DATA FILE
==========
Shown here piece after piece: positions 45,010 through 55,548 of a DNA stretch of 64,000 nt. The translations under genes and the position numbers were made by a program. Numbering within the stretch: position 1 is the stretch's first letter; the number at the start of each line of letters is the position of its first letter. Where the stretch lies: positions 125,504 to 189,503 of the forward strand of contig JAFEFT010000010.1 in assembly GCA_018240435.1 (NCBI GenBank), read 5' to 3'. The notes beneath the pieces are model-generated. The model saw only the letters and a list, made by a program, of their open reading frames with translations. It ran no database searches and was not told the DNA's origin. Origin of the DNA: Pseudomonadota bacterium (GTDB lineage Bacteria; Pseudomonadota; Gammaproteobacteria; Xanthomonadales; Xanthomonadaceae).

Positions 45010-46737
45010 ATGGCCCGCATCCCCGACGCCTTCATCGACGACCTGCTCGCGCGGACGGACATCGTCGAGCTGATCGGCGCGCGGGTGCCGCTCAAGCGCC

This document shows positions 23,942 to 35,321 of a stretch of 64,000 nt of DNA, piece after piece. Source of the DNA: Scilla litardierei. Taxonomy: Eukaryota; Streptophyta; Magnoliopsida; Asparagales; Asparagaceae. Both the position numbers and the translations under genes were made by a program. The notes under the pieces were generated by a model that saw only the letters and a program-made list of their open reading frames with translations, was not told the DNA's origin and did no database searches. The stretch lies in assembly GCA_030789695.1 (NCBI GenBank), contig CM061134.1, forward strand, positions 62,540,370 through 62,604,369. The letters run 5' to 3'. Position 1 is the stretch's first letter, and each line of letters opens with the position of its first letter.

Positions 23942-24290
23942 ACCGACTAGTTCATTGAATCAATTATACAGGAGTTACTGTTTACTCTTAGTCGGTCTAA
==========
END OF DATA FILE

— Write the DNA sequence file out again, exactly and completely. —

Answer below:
Shown here piece after piece: positions 45,010 through 55,548 of a DNA stretch of 64,000 nt. The translations under genes and the position numbers were made by a program. Numbering within the stretch: position 1 is the stretch's first letter; the number at the start of each line of letters is the position of its first letter. Where the stretch lies: positions 125,504 to 189,503 of the forward strand of contig JAFEFT010000010.1 in assembly GCA_018240435.1 (NCBI GenBank), read 5' to 3'. The notes beneath the pieces are model-generated. The model saw only the letters and a list, made by a program, of their open reading frames with translations. It ran no database searches and was not told the DNA's origin. Origin of the DNA: Pseudomonadota bacterium (GTDB lineage Bacteria; Pseudomonadota; Gammaproteobacteria; Xanthomonadales; Xanthomonadaceae).

Positions 45010-46737
45010 ATGGCCCGCATCCCCGACGCCTTCATCGACGACCTGCTCGCGCGGACGGACATCGTCGAGCTGATCGGCGCGCGGGTGCCGCTCAAGCGCC

This document shows positions 23,942 to 35,321 of a stretch of 64,000 nt of DNA, piece after piece. Source of the DNA: Scilla litardierei. Taxonomy: Eukaryota; Streptophyta; Magnoliopsida; Asparagales; Asparagaceae. Both the position numbers and the translations under genes were made by a program. The notes under the pieces were generated by a model that saw only the letters and a program-made list of their open reading frames with translations, was not told the DNA's origin and did no database searches. The stretch lies in assembly GCA_030789695.1 (NCBI GenBank), contig CM061134.1, forward strand, positions 62,540,370 through 62,604,369. The letters run 5' to 3'. Position 1 is the stretch's first letter, and each line of letters opens with the position of its first letter.

Positions 23942-24290
23942 ACCGACTAGTTCATTGAATCAATTATACAGGAGTTACTGTTTACTCTTAGTCGGTCTAA